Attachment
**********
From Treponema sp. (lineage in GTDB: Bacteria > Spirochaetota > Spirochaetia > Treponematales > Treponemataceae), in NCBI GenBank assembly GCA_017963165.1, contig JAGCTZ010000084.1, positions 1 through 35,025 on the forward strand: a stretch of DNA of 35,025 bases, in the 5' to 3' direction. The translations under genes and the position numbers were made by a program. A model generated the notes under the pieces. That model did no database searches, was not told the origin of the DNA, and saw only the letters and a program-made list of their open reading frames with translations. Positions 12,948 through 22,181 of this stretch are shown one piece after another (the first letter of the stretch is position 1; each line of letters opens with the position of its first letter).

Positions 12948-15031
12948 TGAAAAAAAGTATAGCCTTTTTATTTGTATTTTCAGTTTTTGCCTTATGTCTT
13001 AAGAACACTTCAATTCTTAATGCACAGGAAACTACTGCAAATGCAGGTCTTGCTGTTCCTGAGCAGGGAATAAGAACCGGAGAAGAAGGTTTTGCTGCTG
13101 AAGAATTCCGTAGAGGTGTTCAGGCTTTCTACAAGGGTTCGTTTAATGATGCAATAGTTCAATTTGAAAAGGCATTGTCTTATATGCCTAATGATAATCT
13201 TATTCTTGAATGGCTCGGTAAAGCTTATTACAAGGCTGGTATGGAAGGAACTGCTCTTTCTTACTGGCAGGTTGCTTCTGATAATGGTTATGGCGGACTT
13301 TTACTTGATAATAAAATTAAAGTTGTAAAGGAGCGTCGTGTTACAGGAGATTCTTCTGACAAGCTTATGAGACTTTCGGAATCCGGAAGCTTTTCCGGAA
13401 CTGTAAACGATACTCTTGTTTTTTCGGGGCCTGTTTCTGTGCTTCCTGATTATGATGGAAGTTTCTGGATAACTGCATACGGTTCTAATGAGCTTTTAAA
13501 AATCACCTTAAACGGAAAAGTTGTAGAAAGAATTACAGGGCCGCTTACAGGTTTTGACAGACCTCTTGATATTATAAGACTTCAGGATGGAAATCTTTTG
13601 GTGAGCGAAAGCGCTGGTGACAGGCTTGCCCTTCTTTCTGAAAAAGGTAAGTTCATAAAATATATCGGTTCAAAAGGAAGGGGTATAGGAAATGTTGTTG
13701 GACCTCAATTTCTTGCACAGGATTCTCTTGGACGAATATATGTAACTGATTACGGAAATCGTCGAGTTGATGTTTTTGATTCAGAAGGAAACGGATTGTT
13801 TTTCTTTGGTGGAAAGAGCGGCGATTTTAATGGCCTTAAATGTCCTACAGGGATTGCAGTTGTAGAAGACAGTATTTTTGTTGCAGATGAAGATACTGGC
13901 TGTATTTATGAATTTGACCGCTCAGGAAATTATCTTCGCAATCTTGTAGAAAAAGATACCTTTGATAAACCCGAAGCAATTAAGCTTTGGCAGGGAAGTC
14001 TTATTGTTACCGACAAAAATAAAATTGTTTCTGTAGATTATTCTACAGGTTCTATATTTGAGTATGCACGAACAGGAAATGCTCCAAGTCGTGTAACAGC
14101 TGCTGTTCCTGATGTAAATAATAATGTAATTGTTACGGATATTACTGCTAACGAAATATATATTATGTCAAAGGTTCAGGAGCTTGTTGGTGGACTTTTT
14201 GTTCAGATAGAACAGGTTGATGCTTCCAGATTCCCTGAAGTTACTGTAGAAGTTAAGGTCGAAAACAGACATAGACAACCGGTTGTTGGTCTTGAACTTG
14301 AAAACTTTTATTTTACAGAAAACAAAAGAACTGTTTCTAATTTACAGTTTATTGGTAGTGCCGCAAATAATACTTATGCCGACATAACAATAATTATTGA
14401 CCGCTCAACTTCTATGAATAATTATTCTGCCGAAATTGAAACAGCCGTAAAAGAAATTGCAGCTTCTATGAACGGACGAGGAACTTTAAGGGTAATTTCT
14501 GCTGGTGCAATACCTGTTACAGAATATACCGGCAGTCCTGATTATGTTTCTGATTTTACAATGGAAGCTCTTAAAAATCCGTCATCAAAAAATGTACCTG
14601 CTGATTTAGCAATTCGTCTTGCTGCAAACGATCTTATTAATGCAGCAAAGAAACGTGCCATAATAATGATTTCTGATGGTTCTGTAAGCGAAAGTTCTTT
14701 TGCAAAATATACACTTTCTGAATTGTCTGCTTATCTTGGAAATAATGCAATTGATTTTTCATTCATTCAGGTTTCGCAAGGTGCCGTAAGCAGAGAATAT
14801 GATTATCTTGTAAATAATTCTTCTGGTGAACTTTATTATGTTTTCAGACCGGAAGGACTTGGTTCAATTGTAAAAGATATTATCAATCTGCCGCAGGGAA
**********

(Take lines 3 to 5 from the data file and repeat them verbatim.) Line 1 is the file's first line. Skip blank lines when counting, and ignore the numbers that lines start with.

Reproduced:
12948 TGAAAAAAAGTATAGCCTTTTTATTTGTATTTTCAGTTTTTGCCTTATGTCTT
13001 AAGAACACTTCAATTCTTAATGCACAGGAAACTACTGCAAATGCAGGTCTTGCTGTTCCTGAGCAGGGAATAAGAACCGGAGAAGAAGGTTTTGCTGCTG
13101 AAGAATTCCGTAGAGGTGTTCAGGCTTTCTACAAGGGTTCGTTTAATGATGCAATAGTTCAATTTGAAAAGGCATTGTCTTATATGCCTAATGATAATCT